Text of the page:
'A new multipolar order, driven by economics and history, is emerging in the world and Western attempts to stop or to slow it down are unlikely to succeed, Russian Foreign Minister Sergey Lavrov told UK’s Channel 4.
“I think that we are in the post-West world order,” Lavrov told the British Channel 4 in an interview on Friday. “It is a historical epoch, if you want. Certainly, after five or so centuries of domination of the collective West, as it were, it is not very easy to adjust to new realities that there are other powerhouses economically, financially and politically,” he added, pointing to China, India and Brazil.
Asked if Russia was shaping this world order, Lavrov replied it was rather the product of history and “development itself.”
Edward Snowden speaks via video link during a conference at University of Buenos Aires Law School. © Marcos BrindicciLavrov on trading Snowden for sanctions relief: Russia sees US exile as ‘master of his own destiny’
“You cannot really hope to contain [these] new powerful, economically and financially, countries. You cannot really ignore their role in world trade and world economy,” despite attempts to slow down the process with sanctions and tariffs, the top Russian diplomat said.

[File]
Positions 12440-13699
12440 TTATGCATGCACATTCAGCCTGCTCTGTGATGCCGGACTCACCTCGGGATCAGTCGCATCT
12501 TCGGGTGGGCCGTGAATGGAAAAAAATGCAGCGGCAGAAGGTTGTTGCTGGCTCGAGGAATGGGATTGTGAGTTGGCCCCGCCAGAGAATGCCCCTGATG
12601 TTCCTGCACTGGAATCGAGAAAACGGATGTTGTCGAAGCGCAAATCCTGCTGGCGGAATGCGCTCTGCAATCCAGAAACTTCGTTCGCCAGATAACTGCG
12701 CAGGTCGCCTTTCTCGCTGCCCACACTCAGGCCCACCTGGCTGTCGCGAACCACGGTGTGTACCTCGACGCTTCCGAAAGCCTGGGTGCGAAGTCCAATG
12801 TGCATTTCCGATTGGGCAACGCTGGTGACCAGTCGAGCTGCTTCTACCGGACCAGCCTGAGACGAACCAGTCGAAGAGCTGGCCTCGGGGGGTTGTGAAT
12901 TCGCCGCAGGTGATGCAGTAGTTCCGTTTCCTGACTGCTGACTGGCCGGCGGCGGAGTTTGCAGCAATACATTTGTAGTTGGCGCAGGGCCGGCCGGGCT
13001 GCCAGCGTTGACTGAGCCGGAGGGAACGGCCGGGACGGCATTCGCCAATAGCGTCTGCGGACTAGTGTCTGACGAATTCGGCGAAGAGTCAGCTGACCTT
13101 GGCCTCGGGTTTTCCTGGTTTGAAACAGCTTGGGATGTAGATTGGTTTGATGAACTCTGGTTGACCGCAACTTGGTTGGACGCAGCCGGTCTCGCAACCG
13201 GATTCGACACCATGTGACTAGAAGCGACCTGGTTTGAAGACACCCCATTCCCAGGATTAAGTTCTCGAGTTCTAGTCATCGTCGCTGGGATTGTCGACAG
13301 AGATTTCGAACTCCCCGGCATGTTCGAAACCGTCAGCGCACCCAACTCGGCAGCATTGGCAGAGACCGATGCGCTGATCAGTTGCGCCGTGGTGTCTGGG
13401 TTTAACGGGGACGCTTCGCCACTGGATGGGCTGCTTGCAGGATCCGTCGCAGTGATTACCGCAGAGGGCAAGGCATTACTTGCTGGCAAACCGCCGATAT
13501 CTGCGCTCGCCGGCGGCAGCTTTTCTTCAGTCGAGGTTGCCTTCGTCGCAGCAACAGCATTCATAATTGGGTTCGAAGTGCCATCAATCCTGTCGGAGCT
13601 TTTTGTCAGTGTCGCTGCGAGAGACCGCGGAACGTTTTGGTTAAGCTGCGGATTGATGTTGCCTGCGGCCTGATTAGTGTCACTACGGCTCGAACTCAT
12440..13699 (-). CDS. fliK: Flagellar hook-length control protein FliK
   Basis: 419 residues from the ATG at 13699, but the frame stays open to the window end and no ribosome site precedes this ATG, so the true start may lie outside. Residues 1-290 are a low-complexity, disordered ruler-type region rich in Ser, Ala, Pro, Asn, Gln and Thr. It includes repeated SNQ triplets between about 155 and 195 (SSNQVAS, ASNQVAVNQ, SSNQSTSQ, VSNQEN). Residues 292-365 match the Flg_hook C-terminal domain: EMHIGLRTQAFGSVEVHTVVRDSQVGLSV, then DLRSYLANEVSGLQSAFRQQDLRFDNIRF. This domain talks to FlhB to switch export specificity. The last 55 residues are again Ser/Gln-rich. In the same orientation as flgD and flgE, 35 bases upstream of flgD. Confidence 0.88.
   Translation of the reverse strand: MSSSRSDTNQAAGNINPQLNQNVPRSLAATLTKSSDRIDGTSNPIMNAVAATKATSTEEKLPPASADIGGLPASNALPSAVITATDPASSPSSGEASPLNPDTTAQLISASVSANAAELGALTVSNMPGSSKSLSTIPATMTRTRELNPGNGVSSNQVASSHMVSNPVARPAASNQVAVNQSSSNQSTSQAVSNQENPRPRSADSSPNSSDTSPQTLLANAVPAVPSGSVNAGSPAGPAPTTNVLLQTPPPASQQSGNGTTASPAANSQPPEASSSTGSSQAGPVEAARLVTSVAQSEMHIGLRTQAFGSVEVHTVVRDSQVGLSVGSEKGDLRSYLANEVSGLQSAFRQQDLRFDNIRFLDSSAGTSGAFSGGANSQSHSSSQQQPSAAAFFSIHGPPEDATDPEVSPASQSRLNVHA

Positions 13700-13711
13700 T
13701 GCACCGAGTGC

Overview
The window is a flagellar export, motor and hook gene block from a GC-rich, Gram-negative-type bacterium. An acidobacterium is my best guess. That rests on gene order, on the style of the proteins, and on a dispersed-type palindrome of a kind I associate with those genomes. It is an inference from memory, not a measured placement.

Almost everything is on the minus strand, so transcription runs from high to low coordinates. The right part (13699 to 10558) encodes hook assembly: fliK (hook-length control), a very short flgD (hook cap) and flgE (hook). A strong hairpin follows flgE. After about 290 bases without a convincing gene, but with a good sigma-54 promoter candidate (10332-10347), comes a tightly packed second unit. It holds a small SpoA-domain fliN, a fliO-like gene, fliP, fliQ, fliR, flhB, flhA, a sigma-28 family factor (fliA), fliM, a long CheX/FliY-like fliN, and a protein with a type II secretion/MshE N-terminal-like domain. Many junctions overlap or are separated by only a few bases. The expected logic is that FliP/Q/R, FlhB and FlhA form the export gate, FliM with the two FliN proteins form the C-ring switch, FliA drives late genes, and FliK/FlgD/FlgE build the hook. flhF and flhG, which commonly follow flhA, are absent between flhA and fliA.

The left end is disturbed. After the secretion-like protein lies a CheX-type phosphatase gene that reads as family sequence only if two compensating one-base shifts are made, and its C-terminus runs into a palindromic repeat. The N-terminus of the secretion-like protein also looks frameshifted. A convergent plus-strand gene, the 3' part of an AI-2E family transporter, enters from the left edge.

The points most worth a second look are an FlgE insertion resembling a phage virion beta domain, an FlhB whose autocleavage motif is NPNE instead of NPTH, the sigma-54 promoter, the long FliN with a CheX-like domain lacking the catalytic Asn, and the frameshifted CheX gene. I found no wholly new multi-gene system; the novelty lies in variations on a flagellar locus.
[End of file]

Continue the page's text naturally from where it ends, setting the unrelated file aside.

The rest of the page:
The European Union is “certainly a very important pillar of any world order,” Lavrov added, but it needs to decide whether to remain reliant on the US or become more self-sufficient. By way of illustration, Lavrov brought up the migrant crisis, which the EU is currently struggling with.
“NATO bombed Libya, turned Libya into a black hole through which waves of migrants, illegal migrants, rushed to Europe. Now EU is cleaning the broken china for NATO,” Lavrov said.
Russia’s relations with the West, which have soured dramatically since the 2014 US-backed coup in Ukraine, will be among the topics discussed at the July summit between Russian President Vladimir Putin and US President Donald Trump in Finland.
During the interview, Lavrov brushed off Channel 4 speculation that Russia could offer to hand over NSA whistleblower Edward Snowden, whom it granted political asylum, in exchange for the lifting of US and EU sanctions.'
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